What’s happening in the line CurrentApiDate.state == currentDate? In this case it sees the first operand is a State and it calls CurrentApiDate.state.equals(currentDate). This works though because the developers of StringType wrote a .equals() function that understands how to compare itself to a String.

Even though it shouldn’t matter, the order of operations matter. You’ll face the same problem with NumberItem and DecimalType.

1 Like

Hi Rich, thank you for the detailed explanations! Sorry I wasn’t aware the StringItem.state is a StringType object instead of String, and it explains why it works this way.
I have some knowledge of Java but still find troubleshooting issue like this very difficult - especially without proper IDE and debug support. Why OH introduces another scripting language instead just let people to write rules in Java/Python?

A decision a decade ago.
For forward comptability, this DSL is going to be around for a while.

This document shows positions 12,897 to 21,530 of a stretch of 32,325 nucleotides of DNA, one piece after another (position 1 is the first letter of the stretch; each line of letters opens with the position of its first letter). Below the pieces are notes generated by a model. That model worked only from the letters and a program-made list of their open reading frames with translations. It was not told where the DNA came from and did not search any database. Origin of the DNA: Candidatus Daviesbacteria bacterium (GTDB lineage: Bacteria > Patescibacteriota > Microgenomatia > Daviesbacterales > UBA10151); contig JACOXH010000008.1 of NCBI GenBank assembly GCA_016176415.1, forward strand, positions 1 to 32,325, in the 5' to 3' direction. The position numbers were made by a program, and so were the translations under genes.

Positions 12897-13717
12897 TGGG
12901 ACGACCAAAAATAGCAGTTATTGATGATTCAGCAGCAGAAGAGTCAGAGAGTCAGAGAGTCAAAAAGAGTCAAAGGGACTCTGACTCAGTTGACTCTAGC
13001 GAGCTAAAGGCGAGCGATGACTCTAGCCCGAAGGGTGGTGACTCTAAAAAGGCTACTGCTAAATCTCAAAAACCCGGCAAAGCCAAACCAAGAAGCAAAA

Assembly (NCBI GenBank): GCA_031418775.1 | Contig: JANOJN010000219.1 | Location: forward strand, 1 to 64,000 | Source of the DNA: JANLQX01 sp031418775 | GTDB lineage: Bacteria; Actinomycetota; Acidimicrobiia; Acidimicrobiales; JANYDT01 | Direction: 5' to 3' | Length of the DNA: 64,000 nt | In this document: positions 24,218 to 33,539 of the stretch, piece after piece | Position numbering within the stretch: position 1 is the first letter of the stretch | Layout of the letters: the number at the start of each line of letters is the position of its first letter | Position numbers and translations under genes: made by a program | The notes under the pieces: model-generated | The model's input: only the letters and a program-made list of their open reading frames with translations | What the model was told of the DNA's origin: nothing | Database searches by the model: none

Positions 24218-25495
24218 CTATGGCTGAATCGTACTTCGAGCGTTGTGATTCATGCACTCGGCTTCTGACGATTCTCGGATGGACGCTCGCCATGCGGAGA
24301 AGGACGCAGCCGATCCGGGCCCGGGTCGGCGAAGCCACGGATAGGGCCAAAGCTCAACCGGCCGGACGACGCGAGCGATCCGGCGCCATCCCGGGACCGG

If you don’t like it, then don’t use it, but don’t expect everyone else to make the same choice.

And to add just a little detail, as @rossko57 indicates, Rules DSL was added to OH ten years ago. Before that point, OH didn’t have any rules language because it didn’t support that sort of automation.

At that time, there were not as many choices for embedding other programming languages in a Java application (I think they were on Java 1.4 at that time). But, since OH was already using Xtext to define some of the config files (sitemaps, .items files), it was not a big stretch to build a custom rules language using Xtend (which itself is built on Xtext).